For all the deep root folkies, hipsters, nics, and cowboy jokers there’s some mighty fine new music out today. A second album, “Down In The Barnyard,” from Rachel Brooke, which is as straight up and unadorned as creek whiskey in a mason jar. Its filled with songs about tough women (don’t cross ’em, don’t boss ’em) sung over plaintive banjo strums, boxcar rhythms, bottleneck blues, and, what is that, a pump organ? Nice. There’s a Maybelle Carter feel here, nothing fancy, nothing superfluous, nothing artificial. There’s also a touch of the gothic here, but that too is keeping with the old parlor days. I don’t suppose there’s a place for Ms. Brooke on the radio, beyond community stations, and it breaks my heart that she won’t be breaking yours. If you like it, tell someone. It’s a rule.
I know that Americana folks haven’t jumped on the singles wagon, and that’s too bad. The artists are doing a pretty good job at putting out alt. tracks and one off’s that don’t necessarily make it onto a new release. Both Dave Alvin and Bonnie “Prince” Billy released singles today, and both are very good.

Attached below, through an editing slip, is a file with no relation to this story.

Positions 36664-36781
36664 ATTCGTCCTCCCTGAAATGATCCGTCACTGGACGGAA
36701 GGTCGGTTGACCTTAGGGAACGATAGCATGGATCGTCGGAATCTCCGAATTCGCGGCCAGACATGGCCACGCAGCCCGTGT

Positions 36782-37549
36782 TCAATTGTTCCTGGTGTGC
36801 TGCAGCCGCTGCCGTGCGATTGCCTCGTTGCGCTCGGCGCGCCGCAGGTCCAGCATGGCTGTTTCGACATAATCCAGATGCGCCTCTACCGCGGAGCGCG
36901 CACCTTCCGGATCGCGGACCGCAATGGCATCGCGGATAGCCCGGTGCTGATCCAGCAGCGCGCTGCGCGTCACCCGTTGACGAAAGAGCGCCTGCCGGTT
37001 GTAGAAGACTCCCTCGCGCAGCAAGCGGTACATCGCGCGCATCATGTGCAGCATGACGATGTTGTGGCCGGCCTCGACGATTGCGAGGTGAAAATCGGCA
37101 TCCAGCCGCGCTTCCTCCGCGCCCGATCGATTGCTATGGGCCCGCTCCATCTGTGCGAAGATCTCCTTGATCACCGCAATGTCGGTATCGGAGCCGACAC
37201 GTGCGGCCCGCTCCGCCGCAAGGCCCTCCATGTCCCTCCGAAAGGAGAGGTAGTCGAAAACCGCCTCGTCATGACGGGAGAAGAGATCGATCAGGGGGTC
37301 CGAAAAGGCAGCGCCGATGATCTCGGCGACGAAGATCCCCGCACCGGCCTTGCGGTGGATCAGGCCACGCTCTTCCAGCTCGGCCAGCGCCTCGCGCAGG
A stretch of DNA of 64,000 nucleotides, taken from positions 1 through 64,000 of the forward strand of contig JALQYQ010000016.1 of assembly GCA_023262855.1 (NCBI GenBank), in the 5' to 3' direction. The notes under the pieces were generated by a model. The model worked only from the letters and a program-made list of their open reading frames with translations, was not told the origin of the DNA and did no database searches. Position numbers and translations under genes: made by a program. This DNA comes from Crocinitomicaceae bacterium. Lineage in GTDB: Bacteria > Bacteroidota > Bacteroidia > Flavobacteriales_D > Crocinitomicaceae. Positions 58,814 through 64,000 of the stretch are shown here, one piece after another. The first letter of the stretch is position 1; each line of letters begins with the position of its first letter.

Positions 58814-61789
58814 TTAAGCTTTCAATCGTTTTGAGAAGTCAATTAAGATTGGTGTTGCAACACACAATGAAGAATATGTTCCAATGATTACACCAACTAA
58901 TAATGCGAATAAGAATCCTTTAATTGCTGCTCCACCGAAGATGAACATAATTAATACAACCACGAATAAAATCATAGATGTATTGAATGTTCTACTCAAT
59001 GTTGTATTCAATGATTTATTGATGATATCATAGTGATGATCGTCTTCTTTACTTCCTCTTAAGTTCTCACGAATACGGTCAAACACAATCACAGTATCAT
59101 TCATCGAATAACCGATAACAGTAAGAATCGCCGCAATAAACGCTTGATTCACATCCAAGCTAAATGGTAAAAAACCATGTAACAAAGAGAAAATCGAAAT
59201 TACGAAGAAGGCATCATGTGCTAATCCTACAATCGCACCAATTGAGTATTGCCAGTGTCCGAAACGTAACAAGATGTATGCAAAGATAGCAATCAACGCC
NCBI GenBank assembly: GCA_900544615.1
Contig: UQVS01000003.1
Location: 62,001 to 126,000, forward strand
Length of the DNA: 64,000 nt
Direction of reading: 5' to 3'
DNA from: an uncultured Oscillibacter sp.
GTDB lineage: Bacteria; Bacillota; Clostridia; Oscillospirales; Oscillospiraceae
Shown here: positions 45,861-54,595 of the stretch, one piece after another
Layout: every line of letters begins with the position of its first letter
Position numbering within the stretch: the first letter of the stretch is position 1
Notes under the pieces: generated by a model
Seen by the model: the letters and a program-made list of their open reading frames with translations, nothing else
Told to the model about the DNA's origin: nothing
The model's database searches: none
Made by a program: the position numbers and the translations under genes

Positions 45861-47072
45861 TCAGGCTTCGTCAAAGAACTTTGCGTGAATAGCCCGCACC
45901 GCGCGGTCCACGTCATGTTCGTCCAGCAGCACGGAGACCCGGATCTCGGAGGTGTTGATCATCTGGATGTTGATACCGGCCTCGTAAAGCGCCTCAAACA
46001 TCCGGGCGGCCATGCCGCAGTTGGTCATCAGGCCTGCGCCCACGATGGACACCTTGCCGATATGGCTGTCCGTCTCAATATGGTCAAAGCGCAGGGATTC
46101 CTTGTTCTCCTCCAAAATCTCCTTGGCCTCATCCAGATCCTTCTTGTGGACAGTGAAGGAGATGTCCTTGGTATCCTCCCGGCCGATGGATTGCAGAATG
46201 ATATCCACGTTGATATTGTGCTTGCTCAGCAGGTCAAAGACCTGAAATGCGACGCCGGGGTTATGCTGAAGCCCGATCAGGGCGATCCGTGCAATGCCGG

Mr. Alvin isn’t breaking new ground with the talkin’ country blues of “Harlan County Line,” but, like all of his songs, it comes from the gut. It’s a story song that’s ominous and compelling and creeps under my skin in the same way that Dylan’s “Isis” does. Men seeking women, money, refuge, or just seeking?
Will Oldham also put out a single today. All the proceeds, it should be added, are going to facilitate and educate Haitian access to clean filtered water. For more information, go to www.edgeoutreach.com. The song is a jangly, softly clanging cloud piece which kicks of the ground about halfway though with a ethereal, and dreamy trumpet solo which almost seems to disappear completely, like a balloon floating away, but just before it’s out of sight a swooning falsetto brings it all back down to a thumping conclusion. Beautiful.